12 April 01

Proposed Transit System Under Discussing By City Officials

Scott Aldis-Wilson

Kansas State Collegian

The highly controversial plan for a Manhattan transit system took a final bow Tuesday night with the consultants’
final report at the Manhattan City Commission’s planning session .

Ted Rieck, associate with TranSystems Corp., presented a plan very similar to the draft brought before the
commission last January as far as routes and total cost.

The TranSystems proposal featured two year-round routes, one moving between the Northview and Candlewood
areas and the other between the Stagg Hill and Wal-Mart areas. It also recommended two other plans, a
Bramlage Park and Ride Shuttle and an Aggieville Special. The Bramlage Park and Ride Shuttle would run
between the Bramlage Coliseum parking lot and the main K-State campus on weekdays, and the Aggieville
Special would run in a roughly square pattern with Seth Child Road and the Wal-Mart area at opposite ends and
the K-State campus in the middle.

The big question with the plan is, who would bear the cost. City officials and consultants hoped Manhattan would
reach a population of 50,000 or more in the 2000 Census, guaranteeing the more than $500,000 forecasted as
state and federal funding for the project. Manhattan didn’t hit the 50,000 mark, but the transit plan’s total cost
still is an estimated $1.4 million.

Rieck said it still could be financed with more money from the K-State or city portions. Raising the student fee
from a proposed $10 a semester to $15 could make a big dent, he said.

"Certainly it would be better to get the state and federal funds than not," he said.

Director of Community Development Karen Davis also said the Manhattan area might not be left out in the cold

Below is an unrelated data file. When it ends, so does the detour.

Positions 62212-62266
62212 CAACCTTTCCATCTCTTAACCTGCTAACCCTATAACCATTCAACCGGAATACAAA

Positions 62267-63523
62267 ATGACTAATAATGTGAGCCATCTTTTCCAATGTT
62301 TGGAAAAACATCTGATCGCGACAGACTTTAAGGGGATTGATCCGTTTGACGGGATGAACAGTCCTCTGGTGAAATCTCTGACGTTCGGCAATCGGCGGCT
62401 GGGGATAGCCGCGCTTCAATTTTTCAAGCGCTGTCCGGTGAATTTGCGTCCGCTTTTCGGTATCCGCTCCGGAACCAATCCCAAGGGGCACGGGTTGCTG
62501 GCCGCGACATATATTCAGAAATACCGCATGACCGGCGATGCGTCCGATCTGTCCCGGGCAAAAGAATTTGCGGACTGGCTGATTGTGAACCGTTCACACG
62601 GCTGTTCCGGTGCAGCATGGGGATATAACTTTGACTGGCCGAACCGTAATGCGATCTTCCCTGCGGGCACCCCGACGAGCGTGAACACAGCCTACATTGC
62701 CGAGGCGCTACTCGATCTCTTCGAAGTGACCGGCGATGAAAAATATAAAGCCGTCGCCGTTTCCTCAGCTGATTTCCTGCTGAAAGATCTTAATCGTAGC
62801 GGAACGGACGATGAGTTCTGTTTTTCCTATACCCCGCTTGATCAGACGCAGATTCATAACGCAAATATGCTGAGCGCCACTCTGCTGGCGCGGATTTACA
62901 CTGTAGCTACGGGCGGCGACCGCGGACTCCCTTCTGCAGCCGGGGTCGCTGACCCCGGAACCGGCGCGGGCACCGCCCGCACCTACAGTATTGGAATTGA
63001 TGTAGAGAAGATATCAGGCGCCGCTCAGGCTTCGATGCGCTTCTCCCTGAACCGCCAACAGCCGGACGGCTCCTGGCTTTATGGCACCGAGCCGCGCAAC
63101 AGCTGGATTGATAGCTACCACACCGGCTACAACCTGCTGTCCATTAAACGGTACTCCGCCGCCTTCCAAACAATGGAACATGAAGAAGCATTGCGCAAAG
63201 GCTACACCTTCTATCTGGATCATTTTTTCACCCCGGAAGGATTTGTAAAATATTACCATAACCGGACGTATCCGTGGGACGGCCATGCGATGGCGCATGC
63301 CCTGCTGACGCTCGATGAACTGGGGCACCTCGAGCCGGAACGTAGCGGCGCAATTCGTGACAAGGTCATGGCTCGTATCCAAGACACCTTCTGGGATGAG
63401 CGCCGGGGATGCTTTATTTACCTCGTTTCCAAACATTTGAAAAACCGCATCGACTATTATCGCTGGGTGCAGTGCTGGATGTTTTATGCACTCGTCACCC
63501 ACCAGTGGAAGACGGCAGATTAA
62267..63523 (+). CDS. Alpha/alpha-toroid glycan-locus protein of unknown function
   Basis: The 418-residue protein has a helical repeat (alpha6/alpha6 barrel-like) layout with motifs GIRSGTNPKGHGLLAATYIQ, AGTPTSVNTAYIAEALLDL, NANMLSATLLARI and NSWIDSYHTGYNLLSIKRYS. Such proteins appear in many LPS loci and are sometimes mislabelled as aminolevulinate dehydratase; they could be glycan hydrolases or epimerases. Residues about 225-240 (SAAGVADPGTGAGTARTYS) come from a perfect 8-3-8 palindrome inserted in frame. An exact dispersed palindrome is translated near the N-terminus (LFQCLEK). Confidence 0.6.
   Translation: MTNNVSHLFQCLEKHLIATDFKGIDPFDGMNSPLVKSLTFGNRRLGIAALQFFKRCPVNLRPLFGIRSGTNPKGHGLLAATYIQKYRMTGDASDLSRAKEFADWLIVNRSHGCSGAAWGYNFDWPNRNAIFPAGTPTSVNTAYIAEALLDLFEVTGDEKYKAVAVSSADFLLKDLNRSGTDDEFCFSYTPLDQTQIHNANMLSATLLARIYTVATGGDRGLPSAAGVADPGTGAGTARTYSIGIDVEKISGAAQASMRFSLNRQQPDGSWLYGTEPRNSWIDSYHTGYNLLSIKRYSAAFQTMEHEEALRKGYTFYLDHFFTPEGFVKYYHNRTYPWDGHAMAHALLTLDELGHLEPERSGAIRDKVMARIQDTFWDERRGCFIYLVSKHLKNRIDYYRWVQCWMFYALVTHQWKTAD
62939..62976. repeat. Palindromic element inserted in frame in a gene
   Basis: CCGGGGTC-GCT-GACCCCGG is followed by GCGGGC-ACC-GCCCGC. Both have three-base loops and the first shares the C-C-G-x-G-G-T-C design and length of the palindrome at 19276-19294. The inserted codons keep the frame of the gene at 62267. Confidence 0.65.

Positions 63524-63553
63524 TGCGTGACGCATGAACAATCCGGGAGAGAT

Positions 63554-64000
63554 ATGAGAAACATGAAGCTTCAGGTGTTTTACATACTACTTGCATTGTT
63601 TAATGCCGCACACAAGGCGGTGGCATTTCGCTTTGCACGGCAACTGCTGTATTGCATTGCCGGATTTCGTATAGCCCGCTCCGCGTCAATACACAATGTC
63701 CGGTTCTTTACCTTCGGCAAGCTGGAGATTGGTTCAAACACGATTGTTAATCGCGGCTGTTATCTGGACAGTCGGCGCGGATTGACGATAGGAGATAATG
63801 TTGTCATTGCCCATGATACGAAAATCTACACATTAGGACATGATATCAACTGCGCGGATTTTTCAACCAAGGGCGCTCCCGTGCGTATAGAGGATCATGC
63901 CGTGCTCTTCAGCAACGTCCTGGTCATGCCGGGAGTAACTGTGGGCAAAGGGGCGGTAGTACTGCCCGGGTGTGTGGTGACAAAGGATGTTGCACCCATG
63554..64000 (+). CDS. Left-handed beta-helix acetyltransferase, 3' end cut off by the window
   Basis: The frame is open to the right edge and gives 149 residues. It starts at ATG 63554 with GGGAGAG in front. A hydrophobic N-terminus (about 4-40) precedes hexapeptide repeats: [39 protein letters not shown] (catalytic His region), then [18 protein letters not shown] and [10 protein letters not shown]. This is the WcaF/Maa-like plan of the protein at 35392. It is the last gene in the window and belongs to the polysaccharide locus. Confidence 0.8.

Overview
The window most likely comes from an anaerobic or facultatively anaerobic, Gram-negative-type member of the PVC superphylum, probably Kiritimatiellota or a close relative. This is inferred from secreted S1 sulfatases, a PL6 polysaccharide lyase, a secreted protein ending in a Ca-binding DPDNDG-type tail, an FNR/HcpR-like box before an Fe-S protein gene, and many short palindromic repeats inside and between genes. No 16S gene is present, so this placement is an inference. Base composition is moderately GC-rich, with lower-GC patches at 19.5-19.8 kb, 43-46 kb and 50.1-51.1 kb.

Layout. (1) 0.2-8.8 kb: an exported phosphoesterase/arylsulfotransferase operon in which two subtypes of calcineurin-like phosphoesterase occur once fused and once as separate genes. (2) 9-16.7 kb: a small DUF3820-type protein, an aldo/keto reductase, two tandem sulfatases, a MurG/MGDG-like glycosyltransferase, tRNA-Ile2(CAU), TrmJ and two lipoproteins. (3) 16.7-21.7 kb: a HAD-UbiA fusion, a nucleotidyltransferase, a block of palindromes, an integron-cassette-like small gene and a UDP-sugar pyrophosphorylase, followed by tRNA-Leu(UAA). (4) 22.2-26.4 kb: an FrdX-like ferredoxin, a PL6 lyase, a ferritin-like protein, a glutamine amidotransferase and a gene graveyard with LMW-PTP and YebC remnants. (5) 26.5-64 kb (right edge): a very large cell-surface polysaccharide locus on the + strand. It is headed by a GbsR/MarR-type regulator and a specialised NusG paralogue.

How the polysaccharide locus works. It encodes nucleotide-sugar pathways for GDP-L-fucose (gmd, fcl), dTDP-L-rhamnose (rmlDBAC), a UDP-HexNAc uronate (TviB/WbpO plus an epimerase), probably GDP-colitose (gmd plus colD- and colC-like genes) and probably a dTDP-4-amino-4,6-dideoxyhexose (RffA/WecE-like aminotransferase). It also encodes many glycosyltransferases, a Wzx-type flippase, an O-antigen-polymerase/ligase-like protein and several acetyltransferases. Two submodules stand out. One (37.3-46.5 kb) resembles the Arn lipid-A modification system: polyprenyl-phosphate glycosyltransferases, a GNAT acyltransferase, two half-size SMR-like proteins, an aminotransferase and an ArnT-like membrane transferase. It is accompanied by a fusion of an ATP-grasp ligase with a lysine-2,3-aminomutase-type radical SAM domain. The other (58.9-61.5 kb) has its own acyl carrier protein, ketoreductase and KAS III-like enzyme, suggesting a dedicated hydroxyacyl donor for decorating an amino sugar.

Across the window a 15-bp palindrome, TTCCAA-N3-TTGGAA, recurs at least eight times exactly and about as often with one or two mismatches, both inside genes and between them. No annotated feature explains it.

as far as federal funding. If census results show the area reaching a high enough density, Davis said it still could
qualify as an urbanized area entitled to some level of funding. Rieck also mentioned the possibility of receiving
earmarked federal funds, for which the Kansas Department of Transportation applied last month on Manhattan’s

Dustin Leonard, senior in anthropology, said previous efforts to install a SafeRide program in Aggieville have
failed when proposed at as little as $5 a semester. The Aggieville Special route is needed badly, he said, but he
wasn’t sure students would pay for it.

"I’m kind of wondering why students would be willing to spend $10 to $20 now," he said to the commission.

Commissioner Bruce Snead said survey results for the report suggested students might pay the higher prices,
perhaps, because this system would move them citywide, instead of just from Aggieville.

Mayor Karen McCulloh said she hopes partnerships, perhaps with the school district to share buses, still will be
considered as part of the plan to save expenses.

"I think it’s very important to keep up our partnership with K-State," she said.

Snead said having the plan on hand makes a difference, whether it is put into practice right away or not.

"At least we’re positioned to do that if the opportunity arises," he said.

Regardless, the proposed transit system faces high odds. Next Tuesday’s commission meeting will mark the
beginning of Mark Taussig and Brad Everett’s terms, replacing McCulloh and Commissioner Carol Peak. Both
commissioner-elects expressed reservations about the plan during their campaigns. Commissioners Snead, Ed
Klimek and Roger Reitz will retain their seats.